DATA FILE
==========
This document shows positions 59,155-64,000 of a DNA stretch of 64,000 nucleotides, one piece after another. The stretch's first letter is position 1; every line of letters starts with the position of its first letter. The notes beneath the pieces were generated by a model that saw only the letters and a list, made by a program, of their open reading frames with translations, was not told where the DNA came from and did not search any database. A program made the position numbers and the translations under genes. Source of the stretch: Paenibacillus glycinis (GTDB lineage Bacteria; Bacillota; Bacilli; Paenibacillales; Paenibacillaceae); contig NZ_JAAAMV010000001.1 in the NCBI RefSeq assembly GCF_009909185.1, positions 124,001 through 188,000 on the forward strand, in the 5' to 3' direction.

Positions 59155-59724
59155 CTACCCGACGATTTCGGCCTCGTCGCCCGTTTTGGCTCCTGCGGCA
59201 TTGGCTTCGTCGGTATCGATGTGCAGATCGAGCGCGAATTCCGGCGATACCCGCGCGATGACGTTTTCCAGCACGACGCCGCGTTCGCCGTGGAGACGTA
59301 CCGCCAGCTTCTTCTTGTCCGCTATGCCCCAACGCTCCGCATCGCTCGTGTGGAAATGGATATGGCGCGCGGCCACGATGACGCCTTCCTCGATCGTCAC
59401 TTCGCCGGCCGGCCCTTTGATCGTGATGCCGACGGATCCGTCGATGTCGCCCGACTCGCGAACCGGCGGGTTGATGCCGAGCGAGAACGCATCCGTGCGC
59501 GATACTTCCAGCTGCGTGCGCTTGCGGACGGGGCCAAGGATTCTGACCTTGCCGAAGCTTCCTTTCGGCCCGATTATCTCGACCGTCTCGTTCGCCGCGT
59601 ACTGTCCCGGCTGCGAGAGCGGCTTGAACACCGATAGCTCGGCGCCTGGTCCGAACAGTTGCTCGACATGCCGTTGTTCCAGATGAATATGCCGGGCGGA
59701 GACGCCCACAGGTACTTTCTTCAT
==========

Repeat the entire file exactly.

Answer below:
This document shows positions 59,155-64,000 of a DNA stretch of 64,000 nucleotides, one piece after another. The stretch's first letter is position 1; every line of letters starts with the position of its first letter. The notes beneath the pieces were generated by a model that saw only the letters and a list, made by a program, of their open reading frames with translations, was not told where the DNA came from and did not search any database. A program made the position numbers and the translations under genes. Source of the stretch: Paenibacillus glycinis (GTDB lineage Bacteria; Bacillota; Bacilli; Paenibacillales; Paenibacillaceae); contig NZ_JAAAMV010000001.1 in the NCBI RefSeq assembly GCF_009909185.1, positions 124,001 through 188,000 on the forward strand, in the 5' to 3' direction.

Positions 59155-59724
59155 CTACCCGACGATTTCGGCCTCGTCGCCCGTTTTGGCTCCTGCGGCA
59201 TTGGCTTCGTCGGTATCGATGTGCAGATCGAGCGCGAATTCCGGCGATACCCGCGCGATGACGTTTTCCAGCACGACGCCGCGTTCGCCGTGGAGACGTA
59301 CCGCCAGCTTCTTCTTGTCCGCTATGCCCCAACGCTCCGCATCGCTCGTGTGGAAATGGATATGGCGCGCGGCCACGATGACGCCTTCCTCGATCGTCAC
59401 TTCGCCGGCCGGCCCTTTGATCGTGATGCCGACGGATCCGTCGATGTCGCCCGACTCGCGAACCGGCGGGTTGATGCCGAGCGAGAACGCATCCGTGCGC
59501 GATACTTCCAGCTGCGTGCGCTTGCGGACGGGGCCAAGGATTCTGACCTTGCCGAAGCTTCCTTTCGGCCCGATTATCTCGACCGTCTCGTTCGCCGCGT
59601 ACTGTCCCGGCTGCGAGAGCGGCTTGAACACCGATAGCTCGGCGCCTGGTCCGAACAGTTGCTCGACATGCCGTTGTTCCAGATGAATATGCCGGGCGGA
59701 GACGCCCACAGGTACTTTCTTCAT